The $100 million in revenue was achieved with 700 transactions to just 400 customers — an average sale price of over $140,000 per transaction.
Some of his customers were in countries under U.S trade embargo for such software products while others were agents of foreign governments and U.S. government contractors holding security clearances. The use of cracked software for classified projects can be particularly problematic because of the possibility that software back doors were introduced to the products when they were cracked. Typically, they also won’t receive necessary security patches.
Among Li’s customers named by the U.S. ICE were a NASA electronics engineer who used the software on a NASA network to work on a side project designing a thermal simulation for Chinese communications manufacturer Huawei Technologies and a freelance contractor who used it to design components for Patriot missiles and the radar systems on the Marine One and Black Hawk helicopters.
The ICE net started tightening around Li when agents began making a series of purchases in January 2010. A year and a half later, they suggested the Saipan meeting to collect pirated software and data and to discuss a plan to distribute software to businesses in the U.S. Li was arrested in a Saipan hotel after he delivered the software and was flown to Delaware.
While Li operated the crack99.com site and distributed the software, ICE agents believe he was part of a larger network of Chinese and Russian hackers that crack and trade in software.
U.S. Immigration and Customs Enforcement said his sentencing represented “one of the most significant cases of copyright infringement ever uncovered and dismantled.”
Li will be extradited to China after serving his jail sentence.
The number of people who visited Taiwan’s Computex exhibition this year appears to have failed to meet the expectations of organizers and was largely unchanged from last year.
In a statement issued on the final day of the five-day event, the Taiwan External Trade Development Council said attendance is expected to reach “over 130,000.” Last year’s Computex attendance was 130,013 and this year organizers had been hoping for “over 140,000” visitors.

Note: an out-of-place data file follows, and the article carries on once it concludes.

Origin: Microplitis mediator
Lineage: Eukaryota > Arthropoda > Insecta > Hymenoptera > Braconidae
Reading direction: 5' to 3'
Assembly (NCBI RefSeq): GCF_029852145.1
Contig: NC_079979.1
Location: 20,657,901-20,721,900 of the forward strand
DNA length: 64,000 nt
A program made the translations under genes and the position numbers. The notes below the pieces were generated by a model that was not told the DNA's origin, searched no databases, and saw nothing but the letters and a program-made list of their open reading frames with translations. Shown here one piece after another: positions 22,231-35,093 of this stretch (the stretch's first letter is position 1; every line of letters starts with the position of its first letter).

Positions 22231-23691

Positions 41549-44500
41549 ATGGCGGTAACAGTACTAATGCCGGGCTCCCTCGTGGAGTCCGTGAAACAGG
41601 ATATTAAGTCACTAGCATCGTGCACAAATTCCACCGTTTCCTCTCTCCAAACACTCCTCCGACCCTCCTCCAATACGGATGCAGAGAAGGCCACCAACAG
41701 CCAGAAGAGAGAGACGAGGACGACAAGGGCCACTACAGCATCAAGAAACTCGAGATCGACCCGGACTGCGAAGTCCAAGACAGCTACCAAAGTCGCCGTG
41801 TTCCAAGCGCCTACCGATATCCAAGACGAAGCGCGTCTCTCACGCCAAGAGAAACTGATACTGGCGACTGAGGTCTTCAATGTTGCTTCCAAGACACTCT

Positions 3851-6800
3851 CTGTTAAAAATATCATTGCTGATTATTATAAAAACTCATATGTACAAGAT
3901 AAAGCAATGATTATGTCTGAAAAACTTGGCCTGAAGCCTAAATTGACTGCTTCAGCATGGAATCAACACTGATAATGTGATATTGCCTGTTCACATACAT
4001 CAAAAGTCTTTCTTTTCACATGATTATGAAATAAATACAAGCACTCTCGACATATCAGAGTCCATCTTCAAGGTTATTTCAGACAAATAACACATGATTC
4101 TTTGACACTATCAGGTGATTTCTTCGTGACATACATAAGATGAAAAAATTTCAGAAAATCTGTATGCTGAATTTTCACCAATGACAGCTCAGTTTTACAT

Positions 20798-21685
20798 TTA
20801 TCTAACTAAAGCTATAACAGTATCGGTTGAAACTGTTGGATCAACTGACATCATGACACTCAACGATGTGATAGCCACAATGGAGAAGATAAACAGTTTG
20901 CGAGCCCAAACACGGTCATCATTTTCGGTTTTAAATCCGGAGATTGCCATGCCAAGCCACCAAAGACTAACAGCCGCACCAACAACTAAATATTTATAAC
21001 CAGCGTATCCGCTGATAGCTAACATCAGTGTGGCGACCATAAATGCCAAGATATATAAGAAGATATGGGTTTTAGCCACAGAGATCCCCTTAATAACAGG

Attendance was up in one important area. The number of international visitors was 38,300, a rise of 1800 on Computex 2012.
Those who did attend found a slightly smaller exhibition than in previous years. A total of 1724 exhibitors occupied 5,042 booths at the event compared to 1800 exhibitors and about 5400 booths at the 2012 event. As a result, organizers cut an entire exhibition hall—Hall 2—from this year’s show.
Computex is the premiere showcase for Taiwan’s PC and electronics manufacturing industry, but the decline of the desktop PC has hit the show. Companies that make PC components and desktop computers are typically among some of the largest and most prominent exhibitors at Computex.
Despite the smaller size, the show remains one of the most important fixtures in the international IT trade show calendar. Intel used this year’s event to launch Haswell, the latest version of its laptop processor that brings power savings on previous chips. Several PC makers also unveiled Haswell laptops.
Google is close to a deal to acquire Waze, maker of the eponymous crowdsourced mapping app, for at least $1 billion, according to the Wall Street Journal and others.
The potential deal was first reported by Israeli business site Globes which said it would be worth $1.3 billion, citing sources.
Started in Israel, now with offices in Palo Alto headed by CEO Noam Bardin, the company says it has about 45 million users in 193 countries, according to the Journal. Waze originated in 2006 as an open-source mapping project led by CTO Ehud Shabtai; the company formed two years later with venture-capital backing, according to information on its website.
The app allows users to tap into shared traffic and navigation information. Data on road obstacles, rush-hour snarls, accidents and the like can be shared with other drivers in real time. The most recent version of the app delivered last month, Waze 3.7, includes integration with Facebook that places Facebook events in users’ navigation lists and allows them to see the progress of Waze-using friends travelling to the same event. Users can also join the community of map editors to improve data on the maps themselves, which use TIGER (Topologically Integrated Geographic Encoding and Referencing) data from the US Census Bureau. The app is free, supported by location-based advertising.
A deal could be announced this week, the Journal said.
Waze did not reply to a request for comment; Google declined to comment in the published reports.